What is the function of these digital zones?
The digital zones enabled us to create new business models. For example, in the assessment model, we do not give platform to customers. We take the end to end ownership of conducting the assessments where the student walks into one of the TCS iON Digital Zones (iDZs), sit in front of the computer infrastructure to complete the exam and exit. It is not about digital platform but about integrating the physical assets that we have created.
Do the iDZs perform any other function beyond the assessments?
There are still large number of exams which are conducted in pen-paper mode. In such cases; instead of students, teachers use iDZs to evaluate the scanned images of the answer books on these computing devices. We have extended beyond India as well. For example, Indian teachers evaluate the performances of the students of a Japan-based school. Some of the local communities utilise the iDZs for learning purposes, such as pursuing online courses.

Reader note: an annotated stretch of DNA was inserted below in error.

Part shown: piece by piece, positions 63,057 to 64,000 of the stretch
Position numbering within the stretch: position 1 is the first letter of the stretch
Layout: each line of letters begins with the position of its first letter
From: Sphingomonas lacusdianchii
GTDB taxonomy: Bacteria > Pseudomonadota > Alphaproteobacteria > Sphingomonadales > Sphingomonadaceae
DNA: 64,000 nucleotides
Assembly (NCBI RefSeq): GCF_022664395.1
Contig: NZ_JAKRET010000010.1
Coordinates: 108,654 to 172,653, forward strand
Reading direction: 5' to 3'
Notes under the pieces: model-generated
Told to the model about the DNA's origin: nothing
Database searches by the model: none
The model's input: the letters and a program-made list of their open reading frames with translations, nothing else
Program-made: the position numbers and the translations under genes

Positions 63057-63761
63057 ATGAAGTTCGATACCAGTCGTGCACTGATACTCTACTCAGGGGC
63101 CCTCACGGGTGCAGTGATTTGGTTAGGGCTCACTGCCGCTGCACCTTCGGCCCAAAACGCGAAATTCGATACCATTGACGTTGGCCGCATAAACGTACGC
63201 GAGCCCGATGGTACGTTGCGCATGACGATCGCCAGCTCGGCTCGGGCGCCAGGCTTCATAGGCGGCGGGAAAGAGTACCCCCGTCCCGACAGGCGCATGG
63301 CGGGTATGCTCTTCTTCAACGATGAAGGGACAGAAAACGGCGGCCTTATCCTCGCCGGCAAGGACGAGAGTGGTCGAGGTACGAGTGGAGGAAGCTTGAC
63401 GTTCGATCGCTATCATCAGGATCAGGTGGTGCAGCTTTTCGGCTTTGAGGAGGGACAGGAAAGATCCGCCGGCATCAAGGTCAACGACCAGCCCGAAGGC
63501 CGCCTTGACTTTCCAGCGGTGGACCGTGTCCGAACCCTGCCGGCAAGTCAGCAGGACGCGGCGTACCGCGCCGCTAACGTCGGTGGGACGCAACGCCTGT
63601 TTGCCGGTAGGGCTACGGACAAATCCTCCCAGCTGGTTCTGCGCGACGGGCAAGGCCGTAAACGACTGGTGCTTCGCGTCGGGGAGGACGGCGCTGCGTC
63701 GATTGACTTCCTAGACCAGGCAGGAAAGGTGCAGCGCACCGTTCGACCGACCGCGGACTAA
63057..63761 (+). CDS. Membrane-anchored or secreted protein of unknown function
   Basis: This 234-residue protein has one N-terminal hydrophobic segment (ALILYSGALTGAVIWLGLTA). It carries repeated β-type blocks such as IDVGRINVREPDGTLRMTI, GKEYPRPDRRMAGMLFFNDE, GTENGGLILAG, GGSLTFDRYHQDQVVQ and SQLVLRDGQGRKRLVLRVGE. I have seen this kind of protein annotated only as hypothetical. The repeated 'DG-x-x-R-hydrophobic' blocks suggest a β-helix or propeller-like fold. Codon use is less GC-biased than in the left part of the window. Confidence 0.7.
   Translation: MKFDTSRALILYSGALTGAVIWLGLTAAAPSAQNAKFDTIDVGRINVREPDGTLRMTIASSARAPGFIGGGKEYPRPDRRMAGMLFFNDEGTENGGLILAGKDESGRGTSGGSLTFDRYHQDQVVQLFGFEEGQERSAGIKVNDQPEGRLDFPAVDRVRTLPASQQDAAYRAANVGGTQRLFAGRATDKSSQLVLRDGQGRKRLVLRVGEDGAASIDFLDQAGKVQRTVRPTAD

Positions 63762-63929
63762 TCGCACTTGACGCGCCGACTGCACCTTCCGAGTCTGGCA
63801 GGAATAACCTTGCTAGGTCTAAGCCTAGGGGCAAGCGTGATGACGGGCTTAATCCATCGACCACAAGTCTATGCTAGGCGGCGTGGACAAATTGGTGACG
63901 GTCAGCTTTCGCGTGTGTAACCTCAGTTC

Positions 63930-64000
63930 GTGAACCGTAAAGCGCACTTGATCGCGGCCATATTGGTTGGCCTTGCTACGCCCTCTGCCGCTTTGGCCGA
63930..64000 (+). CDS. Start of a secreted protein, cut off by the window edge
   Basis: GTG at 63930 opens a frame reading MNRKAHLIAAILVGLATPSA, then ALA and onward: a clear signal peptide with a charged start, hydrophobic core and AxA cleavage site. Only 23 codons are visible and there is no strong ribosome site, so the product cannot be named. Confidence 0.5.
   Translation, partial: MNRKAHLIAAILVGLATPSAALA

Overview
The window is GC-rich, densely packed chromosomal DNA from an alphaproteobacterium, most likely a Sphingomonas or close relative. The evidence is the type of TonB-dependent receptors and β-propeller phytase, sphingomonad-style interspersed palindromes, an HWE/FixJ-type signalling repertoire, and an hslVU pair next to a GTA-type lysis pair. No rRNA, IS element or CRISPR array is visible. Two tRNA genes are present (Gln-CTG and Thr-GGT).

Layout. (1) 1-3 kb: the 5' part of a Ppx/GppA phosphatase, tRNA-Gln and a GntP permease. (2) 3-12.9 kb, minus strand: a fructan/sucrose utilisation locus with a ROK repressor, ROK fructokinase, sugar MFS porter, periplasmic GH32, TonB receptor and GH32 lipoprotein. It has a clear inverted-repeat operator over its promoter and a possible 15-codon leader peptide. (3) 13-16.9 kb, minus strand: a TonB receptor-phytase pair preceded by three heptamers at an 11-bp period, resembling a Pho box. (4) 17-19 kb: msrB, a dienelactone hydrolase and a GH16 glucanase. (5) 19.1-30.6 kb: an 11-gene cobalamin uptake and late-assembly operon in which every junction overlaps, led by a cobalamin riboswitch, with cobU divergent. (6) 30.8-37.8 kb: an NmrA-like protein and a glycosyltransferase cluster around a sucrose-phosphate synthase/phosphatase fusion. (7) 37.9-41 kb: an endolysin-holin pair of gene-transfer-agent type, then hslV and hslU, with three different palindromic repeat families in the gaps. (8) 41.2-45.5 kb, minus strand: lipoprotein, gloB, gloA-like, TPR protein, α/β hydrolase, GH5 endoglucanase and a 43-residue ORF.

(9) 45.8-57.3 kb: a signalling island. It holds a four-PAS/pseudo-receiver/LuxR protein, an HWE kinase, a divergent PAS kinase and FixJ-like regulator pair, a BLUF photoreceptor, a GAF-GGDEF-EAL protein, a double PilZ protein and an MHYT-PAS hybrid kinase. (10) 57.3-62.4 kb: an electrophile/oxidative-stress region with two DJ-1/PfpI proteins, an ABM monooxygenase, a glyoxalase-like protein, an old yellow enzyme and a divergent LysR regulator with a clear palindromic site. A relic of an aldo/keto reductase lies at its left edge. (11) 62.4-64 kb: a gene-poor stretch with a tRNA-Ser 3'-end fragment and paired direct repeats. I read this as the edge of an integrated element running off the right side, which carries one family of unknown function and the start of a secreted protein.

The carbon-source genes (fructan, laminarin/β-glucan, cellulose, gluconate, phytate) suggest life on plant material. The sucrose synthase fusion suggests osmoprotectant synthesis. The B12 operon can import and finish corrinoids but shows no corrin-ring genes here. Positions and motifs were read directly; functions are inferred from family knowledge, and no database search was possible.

What is the business model of the TCS iON Business?
We operate in both B2C as well as B2B models. To deliver, we have created physical assets and integrated into our unique business model. First, let me give an example in the B2B model. An educational institute with around 3,000 students based in Noida, may lack the requisite technology courses such as Applied IoT or 3D printing. They can come and register in TCS iON Learning Hub platform and get 200 student subscriptions for their college students. Here, we are operating through business to business model. They can generate activation codes from our platform and give it to those 200 children who can consume the content either in the college or in an iDZ or from the respective mobile phones of the students. When the students are directly consuming the course content, it is operating in a business to consumer model.